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UK phone outlet MobilesPlease reported today that Windows Phone 7 sales may be even more lackluster than originally reported. Data gathered from phones bought on their website, as well as other networks that use their service, shows that only 3% of smartphones sold were Windows Phone devices. This is a far cry from the nearly 45% of sales that Android accounts for on the site, and less even than the dying Symbian platform.

Despite the public being bombarded by advertising for Windows Phone, they continue to demand phones from Apple and, according to MobilesPlease, HTC phones running Android. There's even a high demand for Blackberry, a company many tech pundits suggest is dying. What does this mean for Windows Phone 7 and Microsoft's mobile strategy as a whole?

Given the huge amounts of money Microsoft is pumping into the platform (nearly a billion dollars between Windows Phone and Kinect), I find it difficult to believe they'll abandon the platform any time soon. They've also invested heavily in developers, in some case paying developers to create third-party apps for WP7. It isn't going away any time in the next few years, but there's also no reason to assume that demand won't pick up before Microsoft declares the platform dead.

The major hindrances for Microsoft right now seem to be dull hardware and the lack of big features. As a whole, the Windows Phone 7 lineup is boring. All the phones (except, maybe, the 7 Mozart) are black slabs of plastic. Some of them have standout features like a keyboard or a larger screen, but there's nothing that distinguishes them from similar Android Phones. There's very little to separate phones like the EVO 4G and HD7; both have the same screen size, the same general layout, and the same build quality.

Windows Phone 7 is also lacking features their competitors have had for years. One of the big disappointments from the original Windows Phone announcement was the lack of copy-paste. iOS had had this feature for nearly a year before the announcement, and Android has always had it integrated with the rest of the OS. It was a little disheartening and even confusing, given that Microsoft's own Windows Mobile was one of the first smartphone platforms with copy and paste. Arpan Shah, Director of The Microsoft Project, blogged in early November that the company would be releasing an update with the feature "in a matter of weeks"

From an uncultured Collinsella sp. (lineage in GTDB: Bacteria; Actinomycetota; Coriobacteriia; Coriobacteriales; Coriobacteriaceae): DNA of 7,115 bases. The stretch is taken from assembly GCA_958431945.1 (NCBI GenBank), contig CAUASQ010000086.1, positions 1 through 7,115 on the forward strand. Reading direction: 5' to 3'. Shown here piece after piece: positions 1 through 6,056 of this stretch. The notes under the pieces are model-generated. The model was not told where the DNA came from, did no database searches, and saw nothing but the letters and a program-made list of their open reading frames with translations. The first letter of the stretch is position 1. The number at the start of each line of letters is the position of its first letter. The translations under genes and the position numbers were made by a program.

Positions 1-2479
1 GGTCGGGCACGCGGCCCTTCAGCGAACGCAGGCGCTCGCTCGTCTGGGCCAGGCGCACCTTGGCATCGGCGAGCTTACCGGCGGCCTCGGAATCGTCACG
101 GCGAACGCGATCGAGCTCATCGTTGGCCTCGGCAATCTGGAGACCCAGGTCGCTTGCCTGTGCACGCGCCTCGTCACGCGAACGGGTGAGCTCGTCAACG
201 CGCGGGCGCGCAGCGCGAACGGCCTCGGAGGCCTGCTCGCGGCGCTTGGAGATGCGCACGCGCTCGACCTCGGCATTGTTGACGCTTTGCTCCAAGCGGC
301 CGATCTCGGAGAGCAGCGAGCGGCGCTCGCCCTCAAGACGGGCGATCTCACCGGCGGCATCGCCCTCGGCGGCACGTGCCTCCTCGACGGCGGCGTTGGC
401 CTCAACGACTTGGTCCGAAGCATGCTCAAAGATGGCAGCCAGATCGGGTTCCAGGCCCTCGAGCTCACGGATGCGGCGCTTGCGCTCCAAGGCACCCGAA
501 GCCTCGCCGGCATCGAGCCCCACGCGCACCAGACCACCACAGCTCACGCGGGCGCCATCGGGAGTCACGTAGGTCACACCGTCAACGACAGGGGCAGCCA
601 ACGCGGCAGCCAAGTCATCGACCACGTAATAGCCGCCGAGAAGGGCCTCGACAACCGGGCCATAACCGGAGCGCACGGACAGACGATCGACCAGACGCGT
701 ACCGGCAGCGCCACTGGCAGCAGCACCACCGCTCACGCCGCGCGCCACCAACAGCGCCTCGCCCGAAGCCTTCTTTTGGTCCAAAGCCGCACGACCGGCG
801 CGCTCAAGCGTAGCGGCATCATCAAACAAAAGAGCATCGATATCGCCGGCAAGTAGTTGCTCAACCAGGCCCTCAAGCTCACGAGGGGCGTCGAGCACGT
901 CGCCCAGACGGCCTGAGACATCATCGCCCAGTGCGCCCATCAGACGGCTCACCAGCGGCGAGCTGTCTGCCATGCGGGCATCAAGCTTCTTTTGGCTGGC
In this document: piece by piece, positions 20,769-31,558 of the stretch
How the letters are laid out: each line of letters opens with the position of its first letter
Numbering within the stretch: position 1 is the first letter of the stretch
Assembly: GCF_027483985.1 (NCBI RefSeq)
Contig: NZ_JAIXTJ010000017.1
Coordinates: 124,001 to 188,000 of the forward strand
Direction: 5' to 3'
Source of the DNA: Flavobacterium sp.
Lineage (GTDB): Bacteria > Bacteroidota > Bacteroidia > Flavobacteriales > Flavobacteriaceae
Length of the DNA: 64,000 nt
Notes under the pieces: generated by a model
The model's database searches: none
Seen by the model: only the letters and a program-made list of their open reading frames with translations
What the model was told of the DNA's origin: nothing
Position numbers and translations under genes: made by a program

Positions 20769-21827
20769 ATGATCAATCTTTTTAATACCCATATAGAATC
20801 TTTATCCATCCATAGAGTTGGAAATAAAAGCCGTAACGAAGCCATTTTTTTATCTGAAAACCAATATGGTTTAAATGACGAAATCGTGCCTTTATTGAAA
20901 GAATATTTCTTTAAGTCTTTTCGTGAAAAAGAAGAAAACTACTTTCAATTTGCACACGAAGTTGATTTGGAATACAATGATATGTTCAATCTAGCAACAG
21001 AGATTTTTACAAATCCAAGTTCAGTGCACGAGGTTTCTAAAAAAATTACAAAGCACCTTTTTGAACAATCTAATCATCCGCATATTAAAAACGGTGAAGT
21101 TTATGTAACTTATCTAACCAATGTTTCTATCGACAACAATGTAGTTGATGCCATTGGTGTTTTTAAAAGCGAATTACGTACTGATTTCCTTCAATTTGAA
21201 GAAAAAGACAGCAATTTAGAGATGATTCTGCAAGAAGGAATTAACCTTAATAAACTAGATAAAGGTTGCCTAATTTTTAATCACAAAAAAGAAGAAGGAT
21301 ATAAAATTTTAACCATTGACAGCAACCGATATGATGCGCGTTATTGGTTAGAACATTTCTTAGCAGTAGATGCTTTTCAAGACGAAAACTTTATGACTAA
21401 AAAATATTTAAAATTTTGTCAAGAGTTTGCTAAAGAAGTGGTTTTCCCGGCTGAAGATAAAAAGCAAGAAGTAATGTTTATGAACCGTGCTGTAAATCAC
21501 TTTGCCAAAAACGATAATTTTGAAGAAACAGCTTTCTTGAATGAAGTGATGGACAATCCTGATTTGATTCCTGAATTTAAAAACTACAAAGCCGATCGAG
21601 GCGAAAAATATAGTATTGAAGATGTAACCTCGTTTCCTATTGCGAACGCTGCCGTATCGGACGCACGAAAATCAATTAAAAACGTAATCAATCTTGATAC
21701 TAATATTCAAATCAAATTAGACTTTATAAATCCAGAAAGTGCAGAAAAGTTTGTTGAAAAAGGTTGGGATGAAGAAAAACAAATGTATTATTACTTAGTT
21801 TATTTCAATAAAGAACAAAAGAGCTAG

Unfortunately, the platform is also missing multitasking. Many tech pundits, both online and off, have harked on WP7 for not including a feature which is fundamental to Android. These two features may be major hindrances for Microsoft right now as they learn about its shortcomings.

However, take reports like these with a grain of salt. These numbers come from one less-than-mainstream source in one country. They may not reflect how Windows Phone 7 is doing as a whole around the world. In addition, carriers and manufacturers have made a few missteps along the way; there are plenty of people finding that there's little to no advertising or support for the platform in carrier stores, and huge supply restrictions have been hindering the platform as well.

While all reports indicate that Windows Phone 7 is off to a poor start, that could easily change in the coming months as Microsoft fixes some of the platform's biggest holes and manufacturers and carriers step up their game. Personally, I'd like to see a flood of WP7 devices in the market; it's just such a different experience from Android and iOS. It's very fresh and clean, and it definitely represents the future of mobile as a whole.

Source by Conner Monsees

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